BFI, Diversity In Cannes reflect on Black women in film programme: “This has to happen again”

Melanie Hoyes, the head of inclusion at the British Film Institute (BFI), has described the first Cannes’ Celebrating Black Women in International Film programme as a “phenomenal” success, and has pledged to return with the same focus next year.

After an informal gathering last year, this year the BFI teamed with Yolonda Brinkley’s grassroots film equality movement Diversity In Cannes to launch a programme of events to build creative and financial partnerships.

Photo Credit: Jordan Pitt

This included bringing four Black female filmmakers – Yvonne Ibazebo, Nadine Marsh-Edwards, Kelley Robins Hicks and Shantelle Rochester – to Cannes to talk to potential partners about projects, participate in panel discussions, attend a networking lunch and join an intimate gathering with Banel & Adama filmmaker Ramata-Toulaye Sy, the second Black woman to have directed a film in Cannes Competition.

The British Blacklist and Time’s Up UK partnered on the programme.

The level of engagement from Black women across the world who have attended and contributed to our events proves what we knew in the first place – that there is a plethora of talented Black women filmmakers who deserve to be championed and seen,” said Hoyes.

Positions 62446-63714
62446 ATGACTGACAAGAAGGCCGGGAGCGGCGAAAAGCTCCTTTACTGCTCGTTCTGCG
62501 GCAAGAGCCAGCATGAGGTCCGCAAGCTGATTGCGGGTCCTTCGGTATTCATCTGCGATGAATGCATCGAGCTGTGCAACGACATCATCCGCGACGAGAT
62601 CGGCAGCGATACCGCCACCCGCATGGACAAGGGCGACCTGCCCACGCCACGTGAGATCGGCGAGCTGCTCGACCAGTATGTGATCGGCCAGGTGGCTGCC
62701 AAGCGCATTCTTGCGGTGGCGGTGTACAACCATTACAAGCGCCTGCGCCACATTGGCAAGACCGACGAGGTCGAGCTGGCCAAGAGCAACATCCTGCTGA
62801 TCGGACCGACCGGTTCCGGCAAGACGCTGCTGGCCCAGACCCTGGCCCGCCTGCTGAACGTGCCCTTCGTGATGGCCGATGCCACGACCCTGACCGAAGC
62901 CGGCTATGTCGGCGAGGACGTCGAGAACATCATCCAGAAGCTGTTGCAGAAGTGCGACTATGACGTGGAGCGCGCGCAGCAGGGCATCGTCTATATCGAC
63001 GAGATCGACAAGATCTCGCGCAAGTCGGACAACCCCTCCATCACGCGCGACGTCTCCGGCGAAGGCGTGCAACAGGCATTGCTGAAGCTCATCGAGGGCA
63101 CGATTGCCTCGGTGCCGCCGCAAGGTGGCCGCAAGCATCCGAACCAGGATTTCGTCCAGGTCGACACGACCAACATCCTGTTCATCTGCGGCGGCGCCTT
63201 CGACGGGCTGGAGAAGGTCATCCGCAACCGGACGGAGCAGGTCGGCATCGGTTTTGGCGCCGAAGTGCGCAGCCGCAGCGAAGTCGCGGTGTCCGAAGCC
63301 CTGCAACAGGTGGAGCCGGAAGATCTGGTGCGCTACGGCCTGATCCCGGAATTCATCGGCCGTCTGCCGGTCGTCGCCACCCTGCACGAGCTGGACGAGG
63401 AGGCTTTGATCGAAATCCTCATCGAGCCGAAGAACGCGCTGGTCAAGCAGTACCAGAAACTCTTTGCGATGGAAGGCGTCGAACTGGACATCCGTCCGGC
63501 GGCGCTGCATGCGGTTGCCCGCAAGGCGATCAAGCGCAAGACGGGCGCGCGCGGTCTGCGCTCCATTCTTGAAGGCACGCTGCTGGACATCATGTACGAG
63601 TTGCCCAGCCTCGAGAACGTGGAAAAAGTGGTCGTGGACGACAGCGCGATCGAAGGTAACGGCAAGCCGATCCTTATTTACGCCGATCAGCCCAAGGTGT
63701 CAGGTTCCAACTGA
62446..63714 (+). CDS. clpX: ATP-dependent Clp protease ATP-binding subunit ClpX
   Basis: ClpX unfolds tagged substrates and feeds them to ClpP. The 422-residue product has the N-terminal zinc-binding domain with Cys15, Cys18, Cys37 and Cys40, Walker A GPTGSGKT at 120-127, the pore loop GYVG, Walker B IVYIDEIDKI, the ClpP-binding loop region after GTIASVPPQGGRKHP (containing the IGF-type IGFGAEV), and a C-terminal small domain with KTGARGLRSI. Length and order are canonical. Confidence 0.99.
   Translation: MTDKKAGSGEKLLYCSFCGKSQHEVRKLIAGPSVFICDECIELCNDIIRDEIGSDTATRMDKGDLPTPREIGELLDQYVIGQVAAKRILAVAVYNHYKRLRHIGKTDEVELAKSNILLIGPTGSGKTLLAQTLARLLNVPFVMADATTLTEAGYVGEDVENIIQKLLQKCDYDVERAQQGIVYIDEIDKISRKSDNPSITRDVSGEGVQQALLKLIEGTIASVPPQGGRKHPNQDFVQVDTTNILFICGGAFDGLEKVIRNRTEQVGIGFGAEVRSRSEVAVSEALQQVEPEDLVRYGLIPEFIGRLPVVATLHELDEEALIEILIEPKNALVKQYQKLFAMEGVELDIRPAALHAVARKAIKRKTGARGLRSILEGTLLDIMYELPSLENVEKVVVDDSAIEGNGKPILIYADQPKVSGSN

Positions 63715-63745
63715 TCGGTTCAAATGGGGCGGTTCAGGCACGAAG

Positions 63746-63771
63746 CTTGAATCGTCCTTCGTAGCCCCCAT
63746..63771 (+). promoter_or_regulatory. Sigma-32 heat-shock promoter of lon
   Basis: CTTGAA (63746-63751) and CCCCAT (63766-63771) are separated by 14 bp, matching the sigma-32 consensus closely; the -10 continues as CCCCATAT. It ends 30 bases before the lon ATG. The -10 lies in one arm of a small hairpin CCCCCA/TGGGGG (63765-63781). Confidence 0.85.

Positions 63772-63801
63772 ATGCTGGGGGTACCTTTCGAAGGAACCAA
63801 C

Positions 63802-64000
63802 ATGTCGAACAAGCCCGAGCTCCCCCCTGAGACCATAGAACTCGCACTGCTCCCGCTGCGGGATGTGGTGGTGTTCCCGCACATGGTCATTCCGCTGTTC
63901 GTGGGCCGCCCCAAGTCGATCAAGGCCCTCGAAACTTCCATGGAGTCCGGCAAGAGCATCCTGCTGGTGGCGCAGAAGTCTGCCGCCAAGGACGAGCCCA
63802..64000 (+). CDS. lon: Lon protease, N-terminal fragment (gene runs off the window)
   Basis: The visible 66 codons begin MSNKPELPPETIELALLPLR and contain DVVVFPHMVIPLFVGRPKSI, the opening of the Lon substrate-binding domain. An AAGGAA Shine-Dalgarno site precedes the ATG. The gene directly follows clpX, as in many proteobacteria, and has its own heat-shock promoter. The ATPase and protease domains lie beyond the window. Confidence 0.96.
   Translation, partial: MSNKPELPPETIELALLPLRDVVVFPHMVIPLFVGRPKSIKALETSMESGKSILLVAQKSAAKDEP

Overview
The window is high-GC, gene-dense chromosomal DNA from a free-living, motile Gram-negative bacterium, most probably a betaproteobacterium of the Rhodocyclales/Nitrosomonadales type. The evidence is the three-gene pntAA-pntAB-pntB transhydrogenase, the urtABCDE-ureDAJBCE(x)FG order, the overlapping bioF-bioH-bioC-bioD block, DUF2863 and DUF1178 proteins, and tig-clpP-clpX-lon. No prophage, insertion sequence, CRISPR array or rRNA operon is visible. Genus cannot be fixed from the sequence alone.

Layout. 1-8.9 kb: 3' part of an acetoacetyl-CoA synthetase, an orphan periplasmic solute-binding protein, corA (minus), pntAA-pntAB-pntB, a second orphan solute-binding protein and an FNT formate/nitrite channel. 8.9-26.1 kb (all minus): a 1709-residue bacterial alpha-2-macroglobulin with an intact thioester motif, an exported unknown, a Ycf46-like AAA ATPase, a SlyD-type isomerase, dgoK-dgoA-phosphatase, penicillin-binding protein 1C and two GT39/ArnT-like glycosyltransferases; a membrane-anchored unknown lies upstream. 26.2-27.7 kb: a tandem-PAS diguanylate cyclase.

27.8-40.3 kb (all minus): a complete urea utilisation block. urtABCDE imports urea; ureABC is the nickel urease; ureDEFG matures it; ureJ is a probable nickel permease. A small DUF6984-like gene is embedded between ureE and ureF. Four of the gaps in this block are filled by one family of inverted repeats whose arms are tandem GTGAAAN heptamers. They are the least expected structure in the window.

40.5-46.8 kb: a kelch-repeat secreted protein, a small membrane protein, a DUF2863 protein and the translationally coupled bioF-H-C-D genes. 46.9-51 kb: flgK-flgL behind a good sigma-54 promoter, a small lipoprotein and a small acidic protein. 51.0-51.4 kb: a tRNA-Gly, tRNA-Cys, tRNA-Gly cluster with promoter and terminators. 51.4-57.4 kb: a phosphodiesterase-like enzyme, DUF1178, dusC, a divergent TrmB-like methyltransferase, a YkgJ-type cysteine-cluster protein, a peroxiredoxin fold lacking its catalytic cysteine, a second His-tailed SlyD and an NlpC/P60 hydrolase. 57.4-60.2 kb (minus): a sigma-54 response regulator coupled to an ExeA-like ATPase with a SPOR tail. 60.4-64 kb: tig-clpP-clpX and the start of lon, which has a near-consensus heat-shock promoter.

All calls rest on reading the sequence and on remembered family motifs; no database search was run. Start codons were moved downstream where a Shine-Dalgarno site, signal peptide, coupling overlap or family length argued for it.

We want to come back next year with the same focus. We are talking to Diversity in Cannes, Times Up UK and The British Blacklist to see how we can return in 2024, as we very much believe there is a need and a desire to maintain the space we’ve fostered here.

As only the second Black woman director selected in competition by the Cannes Film Festival in their 76-year history, this milestone is worthy of celebration and Diversity in Cannes is delighted to join forces with the BFI, the British Blacklist and Time’s Up UK to give Ramata her flowers now,” Brinkley noted.

Heather Rabbatts, chair of Times Up UK, said: “Time’s Up UK is delighted to be part of celebrating Black women filmmakers at Cannes this year. It underlined the amazing talent that all our Black filmmakers are bringing to this industry and the urgent need for greater recognition and support from financiers, distribution and our other partners. The various award ceremonies and Cannes film festival are essential moments in the film calendar to re-state the importance of diversity even if the backdrop is still unrepresentative.

This has to happen again,” added Akua Gyamfi, founder of the British Blacklist. “For me, this is only the beginning.”

SOURCE Screen International


Latest articles

Related articles